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Bodhidharma And The Emperor Wu
No sooner had Bodhidharma landed at Kwang Cheu in Southern Ch...

Personalism Of B P Bowne
B. P. Bowne[FN#204] says: They (phenomena) are not phantoms o...

Idealistic Scepticism Concerning Religion And Morality
Similarly, it is the case with religion and morality. If we ...

True Dhyana
To sit in Meditation is not the only method of practising Zaz...

Change As Seen By Zen
Zen, like Hinayanism, does not deny the doctrine of Transienc...

The Sermon Of The Inanimate
The Scripture of Zen is written with facts simple and familia...

The Fourth Patriarch And The Emperor Tai Tsung (tai-so)
The Third[FN#40] Patriarch was succeeded by Tao Sin (Do-shin)...

Shakya Muni And The Prodigal Son
A great trouble with us is that we do not believe in half the...

The Disciples Under The Sixth Patriarch
Some time after this the Sixth Patriarch settled himself down...

Zazen And The Forgetting Of Self
Zazen is a most effectual means of destroying selfishness, th...

The Characteristics Of Do-gen The Founder Of The Japanese So To Sect
In the meantime seekers after a new truth gradually began to ...

Our Conception Of Buddha Is Not Final
Has, then, the divine nature of Universal Spirit been complet...

Zazen Or The Sitting In Meditation
Habit comes out of practice, and forms character by degrees, ...

Buddha Is Unnamable
Give a definite name to Deity, He would be no more than what ...

Nature And Her Lesson
Nature offers us nectar and ambrosia every day, and everywher...

Buddha Dwelling In The Individual Mind
Enlightened Consciousness in the individual mind acquires for...

The Progress And Hope Of Life
How many myriads of years have passed since the germs of life...

Life Consists In Conflict
Life consists in conflict. So long as man remains a social a...

Three Important Elements Of Zen
To understand how Zen developed during some four hundred year...

Zen Is Iconoclastic
For the followers of Bodhidharma, however, this conception of...

The Absolute And Reality Are But An Abstraction

A grain of sand you, trample upon has a deeper significance than a
series of lectures by your verbal philosopher whom you respect. It
contains within itself the whole history of the earth; it tells you
what it has seen since the dawn of time; while your philosopher
simply plays on abstract terms and empty words. What does his
Absolute, or One, or Substance mean? What does his Reality or Truth
imply? Do they denote or connote anything? Mere name! mere
abstraction! One school of philosophy after another has been
established on logical subtleties; thousands of books have been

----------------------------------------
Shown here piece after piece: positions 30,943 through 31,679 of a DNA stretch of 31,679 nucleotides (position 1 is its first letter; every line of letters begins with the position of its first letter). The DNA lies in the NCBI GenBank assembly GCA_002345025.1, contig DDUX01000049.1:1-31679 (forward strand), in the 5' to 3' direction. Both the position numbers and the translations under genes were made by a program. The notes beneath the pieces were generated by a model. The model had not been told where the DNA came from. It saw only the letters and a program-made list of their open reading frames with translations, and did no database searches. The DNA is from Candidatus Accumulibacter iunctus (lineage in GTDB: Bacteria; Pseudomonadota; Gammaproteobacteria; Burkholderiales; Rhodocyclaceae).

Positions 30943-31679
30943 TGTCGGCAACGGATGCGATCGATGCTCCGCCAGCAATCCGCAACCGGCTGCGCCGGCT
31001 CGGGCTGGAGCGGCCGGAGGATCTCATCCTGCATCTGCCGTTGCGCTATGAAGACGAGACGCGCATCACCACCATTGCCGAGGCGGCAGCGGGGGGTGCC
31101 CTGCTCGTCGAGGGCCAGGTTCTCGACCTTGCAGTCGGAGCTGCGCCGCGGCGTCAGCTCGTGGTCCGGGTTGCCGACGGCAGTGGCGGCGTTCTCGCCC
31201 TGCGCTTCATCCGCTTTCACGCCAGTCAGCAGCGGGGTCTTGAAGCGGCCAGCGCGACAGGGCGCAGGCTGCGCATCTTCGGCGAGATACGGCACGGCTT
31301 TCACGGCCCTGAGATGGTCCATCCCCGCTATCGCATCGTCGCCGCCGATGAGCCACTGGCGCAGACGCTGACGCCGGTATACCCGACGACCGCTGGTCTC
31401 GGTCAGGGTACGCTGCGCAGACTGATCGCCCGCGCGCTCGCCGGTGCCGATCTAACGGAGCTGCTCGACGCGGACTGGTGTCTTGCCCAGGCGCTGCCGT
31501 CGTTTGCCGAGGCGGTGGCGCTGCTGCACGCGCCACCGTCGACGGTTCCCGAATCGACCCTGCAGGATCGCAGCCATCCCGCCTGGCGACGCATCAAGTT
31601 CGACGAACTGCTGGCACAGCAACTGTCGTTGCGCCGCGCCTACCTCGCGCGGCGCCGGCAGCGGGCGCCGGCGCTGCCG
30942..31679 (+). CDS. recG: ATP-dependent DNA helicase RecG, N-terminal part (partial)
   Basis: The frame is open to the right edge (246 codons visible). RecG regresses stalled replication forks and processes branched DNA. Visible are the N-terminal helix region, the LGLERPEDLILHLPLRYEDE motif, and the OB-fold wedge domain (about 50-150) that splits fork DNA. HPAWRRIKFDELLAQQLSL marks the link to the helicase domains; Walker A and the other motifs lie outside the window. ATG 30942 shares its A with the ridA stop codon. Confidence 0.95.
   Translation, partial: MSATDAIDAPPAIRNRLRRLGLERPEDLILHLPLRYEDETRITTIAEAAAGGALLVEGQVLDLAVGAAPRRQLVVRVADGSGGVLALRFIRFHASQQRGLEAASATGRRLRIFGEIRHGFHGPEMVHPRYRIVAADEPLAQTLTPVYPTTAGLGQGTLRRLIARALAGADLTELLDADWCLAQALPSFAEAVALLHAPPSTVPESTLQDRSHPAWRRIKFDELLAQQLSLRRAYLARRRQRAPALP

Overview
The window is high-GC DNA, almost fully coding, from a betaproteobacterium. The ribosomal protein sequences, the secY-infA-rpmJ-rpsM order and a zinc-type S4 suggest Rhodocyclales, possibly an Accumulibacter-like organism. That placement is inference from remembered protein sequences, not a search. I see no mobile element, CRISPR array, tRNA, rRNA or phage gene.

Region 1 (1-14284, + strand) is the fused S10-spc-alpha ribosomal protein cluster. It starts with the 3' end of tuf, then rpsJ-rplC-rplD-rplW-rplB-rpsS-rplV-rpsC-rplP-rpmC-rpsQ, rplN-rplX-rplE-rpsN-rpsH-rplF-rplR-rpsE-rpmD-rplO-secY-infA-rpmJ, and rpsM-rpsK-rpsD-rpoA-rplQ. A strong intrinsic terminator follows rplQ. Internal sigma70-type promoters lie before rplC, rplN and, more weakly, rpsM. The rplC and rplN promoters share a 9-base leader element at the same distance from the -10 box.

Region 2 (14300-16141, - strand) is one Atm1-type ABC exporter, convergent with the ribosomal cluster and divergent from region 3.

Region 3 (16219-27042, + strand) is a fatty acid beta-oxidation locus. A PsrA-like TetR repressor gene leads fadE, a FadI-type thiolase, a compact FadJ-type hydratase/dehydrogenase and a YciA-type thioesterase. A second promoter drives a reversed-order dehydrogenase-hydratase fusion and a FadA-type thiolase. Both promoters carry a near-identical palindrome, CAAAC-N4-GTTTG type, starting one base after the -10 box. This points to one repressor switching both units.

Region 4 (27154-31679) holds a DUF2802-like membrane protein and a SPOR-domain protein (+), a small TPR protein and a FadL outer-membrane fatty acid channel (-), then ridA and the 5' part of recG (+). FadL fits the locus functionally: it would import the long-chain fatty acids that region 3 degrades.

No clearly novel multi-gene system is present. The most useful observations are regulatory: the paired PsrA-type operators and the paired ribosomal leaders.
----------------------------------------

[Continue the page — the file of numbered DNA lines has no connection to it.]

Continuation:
written on these grand names and fair mirages, which vanish the
moment that your hand of experience reaches after them.

Duke Hwan, says Chwang Tsz,[FN#134] seated above in his hall, was
(once) reading a book, and a wheelwright, Phien, was making a wheel
below it. Laying aside his hammer and chisel, Phien went up the
steps and said: 'I venture to ask your Grace what words you are
reading?' The duke said: 'The words of sages.' 'Are these sages
alive?' Phien continued. 'They are dead,' was the reply. 'Then,'
said the other, 'what you, my Ruler, are reading is only the dregs
and sediments of those old men.' The duke said:

[FN#134] Chwang Tsz, vol. ii., p. 24.

'How should you, a wheelwright, have anything to say about the book
which I am reading? If you can explain yourself, very well; if you
cannot, you shall die.' The wheelwright said: 'Your servant will
look at the thing from the point of view of his own art. In making a
wheel, if I proceed gently, that is pleasant enough, but the
workmanship is not strong; if I proceed violently, that is toilsome
and the joinings do not fit. If the movements of my hand are neither
(too) gentle nor (too) violent, the idea in my mind is realized. But
I cannot tell (how to do this) by word of mouth; there is a knack in
it. I cannot teach the knack to my son, nor can my son learn it from
me. Thus it is that I am in my seventieth year, and am (still)
making wheels in my old age. But these ancients, and what it was not
possible for them to convey, are dead and gone. So then what you, my
Ruler, are reading is but their dregs and sediments. Zen has no
business with the dregs and sediments of sages of yore.

Next: The Sermon Of The Inanimate

Previous: Great Men And Nature

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